Now the cases were brand new Lapua mouths deburred and primed with CC! 400 on the Lee hand primer. After weighing the first four charges and finding no difference bewteen them i went to weighing every 5th one and they were very consistant

    At the range they shot reasonably a bit of playing with the seating depth should tighten it up a bit and the cases extracted very slickly aand primers still have rounded edges. Now comes the rub:-

    Another ememebr had the clubs chronograph out so once he had finished i fired a few through it to find out what they are givign velocity wise. The new load of 20.0 grns IMR 4198 gave and average of 3200 fps which is about 200 fps MORE than the books claim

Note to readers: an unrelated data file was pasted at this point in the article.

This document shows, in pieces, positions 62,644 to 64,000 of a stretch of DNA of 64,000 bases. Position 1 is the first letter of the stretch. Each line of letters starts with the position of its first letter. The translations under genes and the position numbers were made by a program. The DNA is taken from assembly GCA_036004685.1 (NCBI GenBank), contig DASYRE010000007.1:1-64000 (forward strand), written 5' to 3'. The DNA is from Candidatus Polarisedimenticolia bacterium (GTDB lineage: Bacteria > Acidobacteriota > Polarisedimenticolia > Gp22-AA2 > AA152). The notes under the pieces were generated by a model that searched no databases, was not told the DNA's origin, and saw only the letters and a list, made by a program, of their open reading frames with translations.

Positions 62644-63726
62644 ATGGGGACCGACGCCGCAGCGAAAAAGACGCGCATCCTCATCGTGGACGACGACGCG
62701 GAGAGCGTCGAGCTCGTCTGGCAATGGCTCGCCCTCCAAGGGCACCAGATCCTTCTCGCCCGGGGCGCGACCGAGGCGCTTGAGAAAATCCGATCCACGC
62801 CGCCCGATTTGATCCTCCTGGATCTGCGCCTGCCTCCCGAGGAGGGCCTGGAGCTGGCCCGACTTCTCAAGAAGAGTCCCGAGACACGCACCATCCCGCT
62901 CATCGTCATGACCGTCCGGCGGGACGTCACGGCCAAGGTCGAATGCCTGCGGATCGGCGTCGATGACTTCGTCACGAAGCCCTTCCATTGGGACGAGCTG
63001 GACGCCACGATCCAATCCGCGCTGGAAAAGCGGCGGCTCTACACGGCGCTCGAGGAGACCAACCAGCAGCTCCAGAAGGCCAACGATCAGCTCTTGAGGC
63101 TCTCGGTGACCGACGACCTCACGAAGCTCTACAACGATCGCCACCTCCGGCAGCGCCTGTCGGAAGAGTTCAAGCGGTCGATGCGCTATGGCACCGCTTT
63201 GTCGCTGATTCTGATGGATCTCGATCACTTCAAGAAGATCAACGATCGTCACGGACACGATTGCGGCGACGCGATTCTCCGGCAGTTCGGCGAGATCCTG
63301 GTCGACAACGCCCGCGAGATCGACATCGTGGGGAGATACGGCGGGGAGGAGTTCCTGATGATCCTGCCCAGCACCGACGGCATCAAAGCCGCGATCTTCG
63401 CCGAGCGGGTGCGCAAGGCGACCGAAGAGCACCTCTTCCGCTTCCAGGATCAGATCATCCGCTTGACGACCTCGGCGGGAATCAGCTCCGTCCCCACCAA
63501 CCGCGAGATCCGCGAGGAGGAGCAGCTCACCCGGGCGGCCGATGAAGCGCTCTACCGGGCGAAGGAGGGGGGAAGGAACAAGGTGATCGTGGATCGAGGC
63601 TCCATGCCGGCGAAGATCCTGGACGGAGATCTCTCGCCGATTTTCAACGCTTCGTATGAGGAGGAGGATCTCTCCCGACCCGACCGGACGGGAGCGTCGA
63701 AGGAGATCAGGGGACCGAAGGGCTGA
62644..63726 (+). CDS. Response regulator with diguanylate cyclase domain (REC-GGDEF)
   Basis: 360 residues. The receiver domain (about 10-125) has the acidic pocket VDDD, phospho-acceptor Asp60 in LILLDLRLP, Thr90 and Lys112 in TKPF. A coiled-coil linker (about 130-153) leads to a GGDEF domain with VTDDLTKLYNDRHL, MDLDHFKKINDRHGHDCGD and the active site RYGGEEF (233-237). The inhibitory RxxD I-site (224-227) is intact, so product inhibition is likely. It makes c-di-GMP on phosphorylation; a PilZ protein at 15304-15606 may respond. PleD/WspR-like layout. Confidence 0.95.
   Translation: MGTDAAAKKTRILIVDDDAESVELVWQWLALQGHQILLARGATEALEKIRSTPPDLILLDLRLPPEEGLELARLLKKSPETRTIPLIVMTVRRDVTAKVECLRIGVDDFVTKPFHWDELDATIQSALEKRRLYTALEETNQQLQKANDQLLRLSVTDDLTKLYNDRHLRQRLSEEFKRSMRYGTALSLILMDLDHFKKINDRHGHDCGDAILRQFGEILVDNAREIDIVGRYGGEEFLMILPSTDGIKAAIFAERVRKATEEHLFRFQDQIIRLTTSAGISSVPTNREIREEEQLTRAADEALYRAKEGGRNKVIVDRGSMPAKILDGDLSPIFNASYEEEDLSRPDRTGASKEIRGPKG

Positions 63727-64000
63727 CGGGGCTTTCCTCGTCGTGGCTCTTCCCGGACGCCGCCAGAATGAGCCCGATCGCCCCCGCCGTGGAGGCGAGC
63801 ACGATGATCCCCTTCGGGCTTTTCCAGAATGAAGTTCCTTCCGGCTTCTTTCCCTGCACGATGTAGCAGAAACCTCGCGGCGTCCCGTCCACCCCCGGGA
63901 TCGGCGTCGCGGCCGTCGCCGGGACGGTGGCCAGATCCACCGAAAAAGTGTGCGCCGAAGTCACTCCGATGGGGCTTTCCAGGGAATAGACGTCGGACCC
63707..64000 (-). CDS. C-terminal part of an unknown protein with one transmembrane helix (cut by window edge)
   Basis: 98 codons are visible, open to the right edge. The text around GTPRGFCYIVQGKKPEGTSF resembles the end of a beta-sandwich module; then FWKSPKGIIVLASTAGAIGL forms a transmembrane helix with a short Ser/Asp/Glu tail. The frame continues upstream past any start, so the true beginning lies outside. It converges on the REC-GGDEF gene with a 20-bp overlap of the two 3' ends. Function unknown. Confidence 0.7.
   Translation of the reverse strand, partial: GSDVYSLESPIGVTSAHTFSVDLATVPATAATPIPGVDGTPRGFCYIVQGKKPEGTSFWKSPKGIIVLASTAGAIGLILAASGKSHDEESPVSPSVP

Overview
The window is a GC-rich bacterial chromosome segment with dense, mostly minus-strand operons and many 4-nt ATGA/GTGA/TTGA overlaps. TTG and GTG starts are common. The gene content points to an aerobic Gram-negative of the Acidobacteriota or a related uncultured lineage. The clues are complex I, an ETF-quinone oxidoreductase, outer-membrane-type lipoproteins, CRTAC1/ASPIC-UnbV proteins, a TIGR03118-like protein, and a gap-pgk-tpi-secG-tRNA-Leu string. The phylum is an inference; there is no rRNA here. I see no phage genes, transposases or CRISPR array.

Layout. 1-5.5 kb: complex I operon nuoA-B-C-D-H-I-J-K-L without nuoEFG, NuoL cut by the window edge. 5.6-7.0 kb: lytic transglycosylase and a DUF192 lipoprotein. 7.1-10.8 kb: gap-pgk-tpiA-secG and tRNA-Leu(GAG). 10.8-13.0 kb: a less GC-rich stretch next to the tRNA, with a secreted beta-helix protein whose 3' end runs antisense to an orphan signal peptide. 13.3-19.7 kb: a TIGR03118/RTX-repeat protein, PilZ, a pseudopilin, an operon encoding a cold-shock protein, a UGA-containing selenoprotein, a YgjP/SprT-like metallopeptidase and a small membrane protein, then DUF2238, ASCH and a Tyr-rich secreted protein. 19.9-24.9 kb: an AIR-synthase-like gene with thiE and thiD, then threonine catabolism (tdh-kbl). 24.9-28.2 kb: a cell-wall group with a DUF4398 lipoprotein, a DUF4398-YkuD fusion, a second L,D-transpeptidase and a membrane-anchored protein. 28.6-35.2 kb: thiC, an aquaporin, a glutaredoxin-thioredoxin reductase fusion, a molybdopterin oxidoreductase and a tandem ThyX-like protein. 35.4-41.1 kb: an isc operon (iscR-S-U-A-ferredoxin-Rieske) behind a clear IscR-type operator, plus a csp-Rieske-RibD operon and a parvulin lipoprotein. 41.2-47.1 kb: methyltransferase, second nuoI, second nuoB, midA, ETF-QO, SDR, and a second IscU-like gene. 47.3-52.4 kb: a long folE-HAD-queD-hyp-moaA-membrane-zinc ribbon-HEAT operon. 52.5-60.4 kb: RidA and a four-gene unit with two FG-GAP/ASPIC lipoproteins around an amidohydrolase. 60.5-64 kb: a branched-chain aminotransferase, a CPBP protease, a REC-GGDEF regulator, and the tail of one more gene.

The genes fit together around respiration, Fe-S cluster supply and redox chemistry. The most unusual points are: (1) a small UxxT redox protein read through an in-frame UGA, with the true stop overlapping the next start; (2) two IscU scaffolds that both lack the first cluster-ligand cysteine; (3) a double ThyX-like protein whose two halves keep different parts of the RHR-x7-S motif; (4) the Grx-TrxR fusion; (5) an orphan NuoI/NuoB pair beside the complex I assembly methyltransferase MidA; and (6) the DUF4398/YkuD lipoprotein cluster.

The Nosler BT's have an average of 3002 fps and the Hornady 55 grn SP's 2931. Now the Extreme spread fo each were 61 fps, 59 fps and 53 fps so now the cases are fire formed I'll do a retest and see if they improve the ES figures. AS THE VELOCITY OF THE FMJ's IS A BIT UP ON WHAT IT SHOULD BE on the way home I called into Forest Lodge guns and picked up a box of 50 grain Sierras to try with the 20.0 grain load. The dro in weight should help the pressures a bit Although there are no signs of excessive pressures but the velocity tells me that it's bit high soooooooooooooooo .

  2. #2